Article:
Snapshots of People

I think it was around middle school when I first started thinking about the fact that I’d only get the chance to experience the world from the perspective of my own brain.  When you really think about how much that limits your understanding of the world, and of others, it’s kinda depressing.  (At the same time, I would never want to observe myself the way someone else might.  My fragile ego appreciates the social norms that force other people to filter their thoughts.)  Although I can’t truly understand anyone else, I’ve spent a lot of time observing people and learning from them the best that I could.  My perspective and descriptions of other people will never be completely accurate because it’s just the picture from my vantage point.  But, learning from others and getting to know the different people that make up the world has really taught me more than anything else.  Because so many people have added so much richness to my life, whether they are privy to the knowledge that they enriched my life or not, my plan is to write a series of posts describing different interactions with different people.  This post will be the first in the series.

 

I had a lot of different thoughts about how to start. The girl I landed on is a bit of an odd choice because my memory about her is brief and I don’t remember her name. I guarantee that she doesn’t remember me. Our interaction was short. And yet, profound. For ease of reference, I will refer to this girl as K.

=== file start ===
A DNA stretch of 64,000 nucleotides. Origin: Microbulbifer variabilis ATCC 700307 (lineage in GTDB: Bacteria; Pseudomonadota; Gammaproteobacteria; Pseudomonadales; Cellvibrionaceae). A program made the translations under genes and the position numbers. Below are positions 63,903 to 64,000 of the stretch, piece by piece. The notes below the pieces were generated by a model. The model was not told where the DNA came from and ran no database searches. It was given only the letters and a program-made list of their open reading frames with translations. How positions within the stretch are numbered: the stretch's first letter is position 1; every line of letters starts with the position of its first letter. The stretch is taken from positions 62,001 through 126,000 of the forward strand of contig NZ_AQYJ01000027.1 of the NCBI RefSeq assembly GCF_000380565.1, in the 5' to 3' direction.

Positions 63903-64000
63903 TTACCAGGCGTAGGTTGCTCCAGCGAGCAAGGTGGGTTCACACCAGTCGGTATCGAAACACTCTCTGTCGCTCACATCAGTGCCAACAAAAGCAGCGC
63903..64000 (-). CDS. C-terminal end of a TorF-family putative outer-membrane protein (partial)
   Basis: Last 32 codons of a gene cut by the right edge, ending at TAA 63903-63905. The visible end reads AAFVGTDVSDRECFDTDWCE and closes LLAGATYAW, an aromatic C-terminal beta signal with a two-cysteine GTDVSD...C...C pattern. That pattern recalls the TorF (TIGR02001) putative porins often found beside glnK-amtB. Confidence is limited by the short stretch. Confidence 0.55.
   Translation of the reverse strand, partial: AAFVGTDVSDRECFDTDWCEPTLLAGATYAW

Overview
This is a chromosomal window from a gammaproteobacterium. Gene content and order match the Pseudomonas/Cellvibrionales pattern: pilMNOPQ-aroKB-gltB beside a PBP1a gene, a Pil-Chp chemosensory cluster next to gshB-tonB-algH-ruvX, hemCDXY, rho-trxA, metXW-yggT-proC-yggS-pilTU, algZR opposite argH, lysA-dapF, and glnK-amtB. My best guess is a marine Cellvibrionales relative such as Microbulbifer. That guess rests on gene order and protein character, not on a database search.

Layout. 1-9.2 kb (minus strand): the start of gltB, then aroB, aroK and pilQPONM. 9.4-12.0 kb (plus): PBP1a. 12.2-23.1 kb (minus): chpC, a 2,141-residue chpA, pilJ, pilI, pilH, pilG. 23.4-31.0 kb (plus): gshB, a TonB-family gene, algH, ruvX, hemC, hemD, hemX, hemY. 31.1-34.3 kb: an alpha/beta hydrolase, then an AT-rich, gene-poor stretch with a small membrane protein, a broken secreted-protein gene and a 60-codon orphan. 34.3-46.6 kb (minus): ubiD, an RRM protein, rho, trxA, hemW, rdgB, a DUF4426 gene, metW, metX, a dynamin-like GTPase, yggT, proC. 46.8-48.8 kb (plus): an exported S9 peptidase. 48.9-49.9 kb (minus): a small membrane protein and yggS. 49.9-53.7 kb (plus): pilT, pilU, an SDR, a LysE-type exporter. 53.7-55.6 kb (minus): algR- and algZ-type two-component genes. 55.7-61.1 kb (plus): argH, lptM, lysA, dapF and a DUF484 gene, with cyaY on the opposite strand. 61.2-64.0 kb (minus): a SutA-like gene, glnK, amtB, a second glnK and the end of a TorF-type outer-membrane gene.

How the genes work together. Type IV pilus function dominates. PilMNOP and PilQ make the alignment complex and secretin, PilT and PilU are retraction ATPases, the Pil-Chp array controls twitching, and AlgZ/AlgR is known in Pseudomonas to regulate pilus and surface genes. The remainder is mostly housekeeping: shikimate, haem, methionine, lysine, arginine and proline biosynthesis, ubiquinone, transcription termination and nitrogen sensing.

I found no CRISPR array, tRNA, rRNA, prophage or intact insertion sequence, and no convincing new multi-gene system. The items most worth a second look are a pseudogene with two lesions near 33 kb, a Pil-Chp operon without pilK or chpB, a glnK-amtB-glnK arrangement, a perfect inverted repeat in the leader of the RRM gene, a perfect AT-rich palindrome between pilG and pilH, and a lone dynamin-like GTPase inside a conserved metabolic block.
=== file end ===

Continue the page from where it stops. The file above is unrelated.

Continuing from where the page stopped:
K is the girl who first taught me about happiness, I mean really taught me about happiness. Before K, I knew plenty of people who were happy. And plenty of people who weren’t happy. Generally, I thought the people I knew who were unhappy had earned that right based on their life circumstances. I considered the happy group to be the lucky group. I did not quite understand that happiness is more cause, less effect. A choice you make, rather than a result. K changed all of that.

I met K under extraordinary circumstances. In fact, she was inpatient in a mental hospital when we met. The week before I met K, her brother had been killed in a drive-by shooting. K, barely a teenager, also happened to be pregnant with her stepfather’s baby. Her mother was kicking her out of the house because of it. K had tried to kill herself a few days before we met. But, when I met K she exuded confidence and hope. It seemed that her suicide attempt and stint in the mental hospital had provided her with a sense of clarity, motivation, and identity. She had all she needed to take her horrible situation and create a life that was her own regardless.

“I don’t understand how you’re so strong,” I remember telling her. “I couldn’t handle everything facing you.” “It’s simple,” she explained to me, “Look outside. The sun is out there shining.” “It’s shining just for me, you know,” she said matter-of-factly. “Now, wanna learn how to do the Crip Walk?” And just like that, she seemed to have discovered how to dismiss her current circumstances. “I just decided that I’m special and lucky and I really don’t care about anything else,” she explained. No more waiting for the world to come and save her. She wasn’t taking any chances on the universe. She lit her torch from the inside. I looked at her in awe. And I resolved to do the same.

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